The opinion of the court was delivered by: BRUCHHAUSEN
Each party moves for summary judgment.
The plaintiff, upon reaching the age of 65 years on December 23, 1953, filed a claim for old-age benefits. The defendant recognized the claim and paid benefits to the plaintiff. In February 1958, further payments were suspended upon an administrative determination that the plaintiff had earnings in excess of the amounts permitted by law during the years 1954 through 1957. The defendant computed the overpayments at $ 4,620 and demanded that the plaintiff refund that amount, whereupon the plaintiff retaliated by instituting this action for a reversal of the ruling.
This controversy pertains to the action of the plaintiff in causing his salary, paid by a corporation controlled by him, to be substantially reduced, early in 1954, and in placing his wife on the corporate payroll at a substantial salary. If this be a bona fide transaction, the plaintiff is entitled to recover. Unquestionably the plaintiff had the right to retire and to cease or limit his business activities and shift them to his wife or anyone else. One of the defendant's contentions is that the plaintiff's operation was a mere paper transaction, without substance, a purported shift of salary to the wife, without a shift of duties.
The plaintiff was the president and general manager of the Dondero Holding Company, Inc., a family real estate corporation, formed in 1930. He was also the principal stockholder, owning 825 of the 900 outstanding shares. The corporation had no office other than plaintiff's apartment and little overhead expense. Its principal asset was an improved parcel of real property in Flushing, New York, which had been leased in 1940 for a term of twenty years with an option of renewal for ten years. The corporation at no time declared dividends. The salaries and expenses consumed much of the earnings. Prior to 1954, the plaintiff's wife, Lillian Dondero received no salary. In 1953, the plaintiff's salary was $ 4,200. In 1954, the year in which plaintiff's claim for benefits was filed, his salary was reduced to $ 900 and for the first time the wife's name appeared on the payroll at a salary of $ 3,120. Similar annual salaries are claimed to have been paid to the wife during each of the years 1955 through 1957.
The plaintiff testified before the hearing examiner. His wife did not appear. His testimony in substance is that his duties were to look after the real estate, make leases, collect rent and sign the checks; that in 1940 he transferred the corporate office to his apartment; that up to 1954, on some days he would spend the entire day in his duties and other days, very little; that in 1954 he felt he was getting old and had to transfer these things to someone in case anything should happen to him; that he had to instruct someone to carry the estate on; that his wife assumed the duties of renegotiating terms for a new lease with the tenant of the corporation's property, a task he admitted involved little work; that she discussed the renegotiation problems with him; that he was more familiar with real estate and its problems than was his wife; that she continued to perform all household chores and any typing which plaintiff might need (which did not occupy much of her time); that the typing concerned only the rental property; that she also maintained such records as the corporation kept.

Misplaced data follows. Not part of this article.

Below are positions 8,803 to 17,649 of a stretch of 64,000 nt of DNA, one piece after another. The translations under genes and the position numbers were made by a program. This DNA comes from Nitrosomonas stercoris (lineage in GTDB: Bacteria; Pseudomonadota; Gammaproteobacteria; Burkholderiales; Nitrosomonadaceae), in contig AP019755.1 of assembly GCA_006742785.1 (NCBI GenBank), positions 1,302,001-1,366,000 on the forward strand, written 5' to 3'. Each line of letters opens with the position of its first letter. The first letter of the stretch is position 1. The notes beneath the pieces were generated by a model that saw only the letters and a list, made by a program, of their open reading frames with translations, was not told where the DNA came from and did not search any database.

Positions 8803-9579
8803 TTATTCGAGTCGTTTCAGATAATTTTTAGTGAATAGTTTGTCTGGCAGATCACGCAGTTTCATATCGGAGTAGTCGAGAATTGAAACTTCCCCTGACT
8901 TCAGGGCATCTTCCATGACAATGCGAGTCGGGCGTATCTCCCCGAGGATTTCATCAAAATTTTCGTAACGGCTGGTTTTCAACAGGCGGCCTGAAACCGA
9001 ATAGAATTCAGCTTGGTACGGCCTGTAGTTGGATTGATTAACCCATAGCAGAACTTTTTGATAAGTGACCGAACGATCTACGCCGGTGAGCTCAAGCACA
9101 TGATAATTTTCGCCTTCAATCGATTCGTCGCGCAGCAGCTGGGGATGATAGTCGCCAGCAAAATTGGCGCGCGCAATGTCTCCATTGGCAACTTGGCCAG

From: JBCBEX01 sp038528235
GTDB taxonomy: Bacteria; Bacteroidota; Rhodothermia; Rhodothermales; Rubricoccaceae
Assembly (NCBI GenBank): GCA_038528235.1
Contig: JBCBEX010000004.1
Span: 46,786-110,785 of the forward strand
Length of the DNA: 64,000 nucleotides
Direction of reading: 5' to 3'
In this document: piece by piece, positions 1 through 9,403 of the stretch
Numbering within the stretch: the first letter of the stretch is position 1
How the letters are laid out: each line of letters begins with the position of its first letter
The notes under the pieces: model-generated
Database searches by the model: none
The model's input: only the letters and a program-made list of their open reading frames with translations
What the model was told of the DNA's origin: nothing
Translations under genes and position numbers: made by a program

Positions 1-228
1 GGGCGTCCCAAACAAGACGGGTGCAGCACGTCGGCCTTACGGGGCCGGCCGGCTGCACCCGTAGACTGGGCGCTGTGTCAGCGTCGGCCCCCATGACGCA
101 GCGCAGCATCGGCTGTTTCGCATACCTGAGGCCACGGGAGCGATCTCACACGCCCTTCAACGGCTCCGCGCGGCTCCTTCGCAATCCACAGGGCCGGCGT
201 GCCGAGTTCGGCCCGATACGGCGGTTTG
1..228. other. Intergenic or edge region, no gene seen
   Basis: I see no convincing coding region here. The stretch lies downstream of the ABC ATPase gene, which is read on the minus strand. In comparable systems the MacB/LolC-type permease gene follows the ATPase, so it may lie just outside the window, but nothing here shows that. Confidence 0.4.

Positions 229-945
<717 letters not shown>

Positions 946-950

Included among the exhibits are the corporate income tax returns and the joint returns of plaintiff and his wife for the years 1953 through 1957. The corporate returns disclose that the corporation paid no dividends and that it claimed deductions of the salaries under the heading 'compensation of officers.'
In the said joint returns all payments claimed to have been made by the corporation to them are scheduled as 'wages' and not otherwise. In schedule K of the 1955 and 1956 returns, the plaintiff sets forth the amount of his claimed annual salary and his deductions therefrom and designates the balance as 'earned income.' In each of the returns for 1953 through 1956, the plaintiff deducts from his claimed salary the total amount, reported in schedule F of the return. Schedule F in each of those returns is headed 'car used 75% For business.' Under that caption is an itemization of depreciation, repairs, garage rent, telephone for business, salesman's license, etc. Under a similar heading in schedule F of each of the 1956 and 1957 returns is an additional item of 'food, lodging and travelling for business.' In 1956, the amount so claimed was $ 444.50 and in 1957, it was $ 1,089.79. In each of the five returns a deduction is claimed for 'entertainment for business purposes, ranging from $ 110 to $ 375.
The determination under review is conclusive if supported by substantial evidence. This rule also extends to inferences drawn from the evidence, if a substantial basis therefor appears in the record. Rosewall v. Folsom, 7 Cir., 239 F.2d 724. See also Walker v. Altmeyer, 2 Cir., 137 F.2d 531.
A careful consideration of all of the aspects of this case, and the applicable law convinces the court that the defendant's motion for summary judgment should be granted and the plaintiff's motion should be denied.
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